Some Gay bars in Seoul restrict access to foreigners, so I recommend checking out the Queer Korea Information group on Facebook.

Attractions in and around Seoul
Seoul is one of the most uniquely designed metropolises in the world. Among the forest of space-age-like skyscrapers are palaces, remnants of the wall that used to protect the city, and museums that tell the history of this place that has been conquered over and over.

One of the craziest-looking buildings (probably in the world) is the Dongdaemun Design Plaza. The complex, which stands in the exact location of a sports stadium built during the Japanese colonial era, is worth visiting for its architecture alone, but it is also a mecca for design lovers because of its museums, labs, and other spaces. (Not to mention that it is also surrounded by countless shopping malls.)

No trip to Seoul is complete without seeing one of its five palaces. My two personal favorites are Gyeongbokgung and Deoksugung. The former, the largest of the remaining palaces, lies at the foot of Bugaksan Mountain in the financial district and features an abundance of re-created buildings. Given its size and location, it is the most popular palace tourists visit. Deoksugung gets significantly fewer visitors, but it is just as beautiful. I would go to Gyeongbokgung to learn about history and Deoksugung to relax alongside the thrones while listening to music.

Seodaemun Prison History Museum — Photo by Cameron Martinez  

This might sound strange, but my favorite place in Seoul is the Seodaemun Prison History Hall. It consists of the remnants of a Japanese colonial-era site where Korean nationalists were imprisoned. While the history and stories of the place are tragically horrific, they give context to how hard the Korean people fought to keep their culture, which gave me a deeper appreciation for the city.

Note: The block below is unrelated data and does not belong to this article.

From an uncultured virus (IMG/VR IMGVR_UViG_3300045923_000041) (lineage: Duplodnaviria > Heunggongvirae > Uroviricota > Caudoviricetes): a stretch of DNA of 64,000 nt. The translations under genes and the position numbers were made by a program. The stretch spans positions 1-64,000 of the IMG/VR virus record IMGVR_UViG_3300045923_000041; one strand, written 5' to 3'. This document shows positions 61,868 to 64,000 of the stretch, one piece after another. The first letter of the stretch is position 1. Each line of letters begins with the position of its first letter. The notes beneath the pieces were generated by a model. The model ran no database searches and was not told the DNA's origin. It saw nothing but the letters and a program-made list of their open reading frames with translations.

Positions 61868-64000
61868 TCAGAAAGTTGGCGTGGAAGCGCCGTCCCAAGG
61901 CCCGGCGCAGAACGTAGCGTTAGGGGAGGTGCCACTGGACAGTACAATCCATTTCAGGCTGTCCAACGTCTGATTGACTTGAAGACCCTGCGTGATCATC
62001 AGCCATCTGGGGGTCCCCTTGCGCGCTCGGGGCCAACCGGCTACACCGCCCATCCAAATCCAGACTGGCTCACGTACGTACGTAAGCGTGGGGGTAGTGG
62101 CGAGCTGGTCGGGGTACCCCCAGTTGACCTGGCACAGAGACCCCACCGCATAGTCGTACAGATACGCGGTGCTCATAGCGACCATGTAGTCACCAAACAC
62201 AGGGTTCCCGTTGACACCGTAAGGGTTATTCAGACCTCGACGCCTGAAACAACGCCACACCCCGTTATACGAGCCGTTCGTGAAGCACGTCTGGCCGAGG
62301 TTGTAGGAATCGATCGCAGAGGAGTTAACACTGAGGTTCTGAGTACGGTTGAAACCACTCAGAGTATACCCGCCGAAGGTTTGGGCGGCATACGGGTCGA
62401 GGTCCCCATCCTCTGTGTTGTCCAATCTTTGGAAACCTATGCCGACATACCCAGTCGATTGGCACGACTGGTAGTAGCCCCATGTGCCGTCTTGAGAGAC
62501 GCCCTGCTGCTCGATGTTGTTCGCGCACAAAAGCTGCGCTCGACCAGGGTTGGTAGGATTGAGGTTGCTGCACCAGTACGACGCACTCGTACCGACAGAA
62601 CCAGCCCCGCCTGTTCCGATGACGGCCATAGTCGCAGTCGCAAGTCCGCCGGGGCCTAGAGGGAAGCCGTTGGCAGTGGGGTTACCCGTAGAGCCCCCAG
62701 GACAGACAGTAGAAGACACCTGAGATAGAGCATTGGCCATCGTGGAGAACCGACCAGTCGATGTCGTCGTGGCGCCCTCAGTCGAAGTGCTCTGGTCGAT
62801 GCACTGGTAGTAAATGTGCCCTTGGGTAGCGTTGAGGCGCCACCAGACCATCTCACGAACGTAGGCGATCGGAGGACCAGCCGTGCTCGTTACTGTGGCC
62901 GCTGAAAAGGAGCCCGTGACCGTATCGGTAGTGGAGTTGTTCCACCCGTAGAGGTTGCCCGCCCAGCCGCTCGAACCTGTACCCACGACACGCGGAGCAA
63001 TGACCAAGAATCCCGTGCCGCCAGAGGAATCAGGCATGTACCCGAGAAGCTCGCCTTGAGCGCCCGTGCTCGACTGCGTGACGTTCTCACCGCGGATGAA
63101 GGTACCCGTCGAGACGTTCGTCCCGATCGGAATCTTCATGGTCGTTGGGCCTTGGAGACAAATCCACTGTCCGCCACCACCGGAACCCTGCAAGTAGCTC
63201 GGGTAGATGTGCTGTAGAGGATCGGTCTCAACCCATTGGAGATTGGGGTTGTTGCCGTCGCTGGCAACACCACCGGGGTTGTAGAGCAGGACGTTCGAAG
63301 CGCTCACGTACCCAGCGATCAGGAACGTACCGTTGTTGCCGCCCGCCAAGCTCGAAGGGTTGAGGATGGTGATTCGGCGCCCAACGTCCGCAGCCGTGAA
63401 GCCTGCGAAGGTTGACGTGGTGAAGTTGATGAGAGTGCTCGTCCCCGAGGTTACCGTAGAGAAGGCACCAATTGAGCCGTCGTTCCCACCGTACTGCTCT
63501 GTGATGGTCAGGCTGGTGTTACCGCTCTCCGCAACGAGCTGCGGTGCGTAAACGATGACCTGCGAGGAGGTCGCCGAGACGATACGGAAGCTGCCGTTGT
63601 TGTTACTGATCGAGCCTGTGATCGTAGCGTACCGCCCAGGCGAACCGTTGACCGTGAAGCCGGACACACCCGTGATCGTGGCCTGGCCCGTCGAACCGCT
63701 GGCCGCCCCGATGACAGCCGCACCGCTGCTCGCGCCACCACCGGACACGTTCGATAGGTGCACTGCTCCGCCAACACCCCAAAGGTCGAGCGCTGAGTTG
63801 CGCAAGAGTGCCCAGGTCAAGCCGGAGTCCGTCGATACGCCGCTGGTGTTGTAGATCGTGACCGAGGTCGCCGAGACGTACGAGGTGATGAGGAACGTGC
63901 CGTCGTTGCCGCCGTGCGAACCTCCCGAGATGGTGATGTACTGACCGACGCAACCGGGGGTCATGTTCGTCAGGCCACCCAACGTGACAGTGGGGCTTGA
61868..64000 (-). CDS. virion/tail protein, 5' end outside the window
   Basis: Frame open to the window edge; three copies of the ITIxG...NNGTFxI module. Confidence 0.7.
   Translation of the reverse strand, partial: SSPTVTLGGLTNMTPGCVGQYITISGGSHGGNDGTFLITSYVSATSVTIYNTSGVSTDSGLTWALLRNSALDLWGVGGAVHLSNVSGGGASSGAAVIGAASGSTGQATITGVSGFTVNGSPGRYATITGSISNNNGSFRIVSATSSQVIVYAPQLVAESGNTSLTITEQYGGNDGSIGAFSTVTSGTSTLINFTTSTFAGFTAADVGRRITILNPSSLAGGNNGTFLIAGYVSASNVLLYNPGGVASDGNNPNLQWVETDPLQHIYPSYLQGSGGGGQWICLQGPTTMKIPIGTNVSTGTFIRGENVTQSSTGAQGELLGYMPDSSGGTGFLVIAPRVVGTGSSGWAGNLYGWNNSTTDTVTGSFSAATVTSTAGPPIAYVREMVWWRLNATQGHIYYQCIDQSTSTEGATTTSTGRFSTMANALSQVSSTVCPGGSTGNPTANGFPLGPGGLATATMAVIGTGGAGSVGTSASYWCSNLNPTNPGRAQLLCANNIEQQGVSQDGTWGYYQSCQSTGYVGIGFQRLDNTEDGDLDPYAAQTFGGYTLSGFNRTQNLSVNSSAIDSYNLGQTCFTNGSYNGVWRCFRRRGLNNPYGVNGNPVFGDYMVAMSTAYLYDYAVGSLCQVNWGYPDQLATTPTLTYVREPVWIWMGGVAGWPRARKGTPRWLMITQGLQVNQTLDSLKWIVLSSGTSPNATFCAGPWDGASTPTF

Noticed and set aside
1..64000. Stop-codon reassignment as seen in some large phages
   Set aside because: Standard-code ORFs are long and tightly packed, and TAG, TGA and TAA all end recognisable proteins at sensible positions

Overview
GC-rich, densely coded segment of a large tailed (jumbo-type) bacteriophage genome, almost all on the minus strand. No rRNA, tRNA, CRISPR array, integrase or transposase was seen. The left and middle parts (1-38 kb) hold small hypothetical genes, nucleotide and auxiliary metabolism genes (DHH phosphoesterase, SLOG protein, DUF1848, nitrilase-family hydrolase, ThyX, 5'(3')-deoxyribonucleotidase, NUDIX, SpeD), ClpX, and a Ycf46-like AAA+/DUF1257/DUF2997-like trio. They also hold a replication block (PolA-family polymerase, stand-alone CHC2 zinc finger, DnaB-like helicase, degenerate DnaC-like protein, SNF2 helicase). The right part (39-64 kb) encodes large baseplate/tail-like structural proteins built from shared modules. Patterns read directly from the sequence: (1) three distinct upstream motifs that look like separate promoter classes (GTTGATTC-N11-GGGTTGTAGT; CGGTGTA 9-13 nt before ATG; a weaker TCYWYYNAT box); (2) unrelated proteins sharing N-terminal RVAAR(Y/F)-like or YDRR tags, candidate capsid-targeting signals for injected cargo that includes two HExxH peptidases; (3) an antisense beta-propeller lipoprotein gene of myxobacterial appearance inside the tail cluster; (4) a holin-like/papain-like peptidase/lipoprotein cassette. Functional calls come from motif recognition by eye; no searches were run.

The Demilitarized Zone is worth a day trip. It's the closest any American can get to North Korea, and despite the history of the area, it's gorgeous in terms of nature.

Food stand — Photo by Cameron Martinez  

What to eat in Seoul
Not only does Seoul have some of the tastiest food in the world, but it's also very cheap.

I've eaten a lot of fried chicken in my life, but nothing compares to the Korean version. Even the chicken at KFC and McDonald's was better than anything I had ever eaten in the United States. Korean fried chicken is typically accompanied by beer and eaten with large groups of people. It's one of the best things ever.

As you walk down the streets, you'll notice a lot of old ladies running food stands. They know how to cook, so you should stop to get something. My personal street food favorites are mozzarella hot dogs, tteokbokki (spicy rice cakes), bindaetteok (stuffed pancakes), lobster tails covered in cheese, and gimbap (a Korean version of sushi).

If you're in an especially large group of people, you should check out a barbecue place or get some dakkalbi (spicy stir-fried chicken). At the former, you cut and cook all your meat on the table. At someplace serving the latter, you are given a bunch of chicken, veggies, cheese, and whatever else you're craving, and it is all stir-fried in front of you. Both experiences are typically accompanied by soju shots and cups of beer.

This guide only covers a small portion of what you can experience in Seoul, because there is a lot to do there. If you're interested in making the trip, I recommend checking out in-depth neighborhood guides beforehand because of how drastically different some parts of town are compared to others.

Happy travels!